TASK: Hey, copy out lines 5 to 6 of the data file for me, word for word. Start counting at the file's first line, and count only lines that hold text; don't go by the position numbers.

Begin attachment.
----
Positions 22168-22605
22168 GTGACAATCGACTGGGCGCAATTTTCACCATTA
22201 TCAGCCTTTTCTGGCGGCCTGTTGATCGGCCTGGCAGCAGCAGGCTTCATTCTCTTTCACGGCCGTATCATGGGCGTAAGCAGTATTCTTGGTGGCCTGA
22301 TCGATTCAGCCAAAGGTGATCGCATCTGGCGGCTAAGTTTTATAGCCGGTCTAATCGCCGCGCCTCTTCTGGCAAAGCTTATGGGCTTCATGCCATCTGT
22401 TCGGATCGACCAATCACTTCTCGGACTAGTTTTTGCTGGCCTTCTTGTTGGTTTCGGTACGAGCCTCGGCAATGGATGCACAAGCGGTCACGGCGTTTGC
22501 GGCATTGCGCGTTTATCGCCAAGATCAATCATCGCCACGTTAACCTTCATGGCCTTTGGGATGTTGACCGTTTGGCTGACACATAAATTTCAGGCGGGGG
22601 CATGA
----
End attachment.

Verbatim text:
22401 TCGGATCGACCAATCACTTCTCGGACTAGTTTTTGCTGGCCTTCTTGTTGGTTTCGGTACGAGCCTCGGCAATGGATGCACAAGCGGTCACGGCGTTTGC
22501 GGCATTGCGCGTTTATCGCCAAGATCAATCATCGCCACGTTAACCTTCATGGCCTTTGGGATGTTGACCGTTTGGCTGACACATAAATTTCAGGCGGGGG